On three separate occasions last winter, it was voted that certain sums of money should be paid for relief, the objects being of the best,-once to send children to a place of safety, once to tide a family over a difficult strait caused by illness, and once for a carriage. But when the yearly account was presented, beside the lawful charges for agent, rent, and stationery, there stood thirty dollars as given in relief. That thirty dollars was as much a blow to the system as if it had been thirty thousand dollars. The Committee, for the first time, saw the mistake; there was a door left open where every abuse could slip in. If one district gave money in relief for whatever reason, why might not other districts follow? Before making our accounts public, the Committee discovered that each of those cases could have been settled by appeal to the proper sources. Therefore, they ignominiously paid their own bills, and the public account stands as it should.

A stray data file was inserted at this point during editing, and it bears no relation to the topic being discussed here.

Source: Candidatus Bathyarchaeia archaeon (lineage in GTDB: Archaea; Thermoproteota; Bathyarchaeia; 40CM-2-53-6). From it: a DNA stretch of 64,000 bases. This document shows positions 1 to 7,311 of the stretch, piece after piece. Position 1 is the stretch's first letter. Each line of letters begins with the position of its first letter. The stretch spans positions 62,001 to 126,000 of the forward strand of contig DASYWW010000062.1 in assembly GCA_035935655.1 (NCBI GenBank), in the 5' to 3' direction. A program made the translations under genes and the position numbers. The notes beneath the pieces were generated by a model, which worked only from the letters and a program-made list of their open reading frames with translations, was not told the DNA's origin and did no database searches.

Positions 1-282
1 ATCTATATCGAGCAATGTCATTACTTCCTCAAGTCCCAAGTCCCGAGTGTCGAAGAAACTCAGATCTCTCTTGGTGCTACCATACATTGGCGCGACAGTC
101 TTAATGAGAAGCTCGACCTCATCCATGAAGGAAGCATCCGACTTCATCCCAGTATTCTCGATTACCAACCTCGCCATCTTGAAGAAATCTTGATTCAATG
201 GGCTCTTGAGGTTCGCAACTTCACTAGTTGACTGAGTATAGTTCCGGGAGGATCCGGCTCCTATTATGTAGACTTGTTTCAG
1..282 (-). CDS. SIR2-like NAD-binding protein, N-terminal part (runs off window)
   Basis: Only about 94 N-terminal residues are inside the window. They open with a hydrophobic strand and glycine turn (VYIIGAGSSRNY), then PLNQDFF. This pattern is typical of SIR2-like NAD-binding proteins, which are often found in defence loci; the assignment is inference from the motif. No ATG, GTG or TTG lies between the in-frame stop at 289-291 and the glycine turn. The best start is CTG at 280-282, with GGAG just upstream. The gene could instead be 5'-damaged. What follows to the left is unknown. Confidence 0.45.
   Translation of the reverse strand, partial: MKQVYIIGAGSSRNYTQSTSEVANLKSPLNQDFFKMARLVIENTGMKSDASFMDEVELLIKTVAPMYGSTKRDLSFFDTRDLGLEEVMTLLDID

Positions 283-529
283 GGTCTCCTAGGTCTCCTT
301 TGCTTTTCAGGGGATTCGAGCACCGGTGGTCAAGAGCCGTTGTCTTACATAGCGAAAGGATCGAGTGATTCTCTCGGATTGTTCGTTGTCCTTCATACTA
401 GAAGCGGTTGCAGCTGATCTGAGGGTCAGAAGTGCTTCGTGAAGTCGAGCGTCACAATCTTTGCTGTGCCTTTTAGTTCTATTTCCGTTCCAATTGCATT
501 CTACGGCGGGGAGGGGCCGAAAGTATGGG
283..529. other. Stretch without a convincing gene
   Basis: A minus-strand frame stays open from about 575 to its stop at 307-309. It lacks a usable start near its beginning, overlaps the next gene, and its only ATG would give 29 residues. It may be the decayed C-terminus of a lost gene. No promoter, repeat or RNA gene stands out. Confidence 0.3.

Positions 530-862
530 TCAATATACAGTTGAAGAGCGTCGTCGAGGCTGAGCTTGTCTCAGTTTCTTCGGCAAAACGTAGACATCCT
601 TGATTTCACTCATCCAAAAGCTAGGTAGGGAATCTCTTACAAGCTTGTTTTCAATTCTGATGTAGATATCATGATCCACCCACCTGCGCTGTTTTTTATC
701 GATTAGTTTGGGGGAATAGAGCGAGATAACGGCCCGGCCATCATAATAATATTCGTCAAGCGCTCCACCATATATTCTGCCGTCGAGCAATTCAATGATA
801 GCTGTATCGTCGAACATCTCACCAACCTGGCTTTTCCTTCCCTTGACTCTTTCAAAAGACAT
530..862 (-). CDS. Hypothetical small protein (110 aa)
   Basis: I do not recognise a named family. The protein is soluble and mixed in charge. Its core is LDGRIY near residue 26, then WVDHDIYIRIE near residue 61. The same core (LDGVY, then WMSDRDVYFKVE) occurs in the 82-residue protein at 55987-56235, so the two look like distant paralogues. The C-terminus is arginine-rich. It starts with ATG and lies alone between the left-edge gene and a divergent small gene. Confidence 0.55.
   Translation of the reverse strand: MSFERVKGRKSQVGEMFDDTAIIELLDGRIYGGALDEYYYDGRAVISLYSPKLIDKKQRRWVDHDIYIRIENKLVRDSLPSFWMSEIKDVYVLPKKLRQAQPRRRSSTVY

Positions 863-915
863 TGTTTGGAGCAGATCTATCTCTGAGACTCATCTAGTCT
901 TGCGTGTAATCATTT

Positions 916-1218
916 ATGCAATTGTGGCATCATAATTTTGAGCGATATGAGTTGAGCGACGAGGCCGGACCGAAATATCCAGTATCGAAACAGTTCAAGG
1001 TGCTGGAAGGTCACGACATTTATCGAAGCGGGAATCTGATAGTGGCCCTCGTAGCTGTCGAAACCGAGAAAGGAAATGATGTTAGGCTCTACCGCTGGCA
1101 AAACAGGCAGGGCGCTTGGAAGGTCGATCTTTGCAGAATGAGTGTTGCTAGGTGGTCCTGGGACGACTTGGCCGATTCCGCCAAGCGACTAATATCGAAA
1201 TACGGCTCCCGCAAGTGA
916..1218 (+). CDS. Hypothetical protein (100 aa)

One point remains for our brief consideration. Many of the Boston districts contain five or six hundred families who receive aid; of this large number, not more than one hundred and fifty on an average are properly visited and cared for by agent and visitors. New cases sent in as having applied for help in the street, or otherwise, and requiring immediate investigation, in
order to relieve the mind of the person applied to, who has gener-
How then? First, Every new case sent from outside, because
look more closely, perhaps, into the condition of their charge, or to modify their plan of procedure, materially, in connection with especial persons.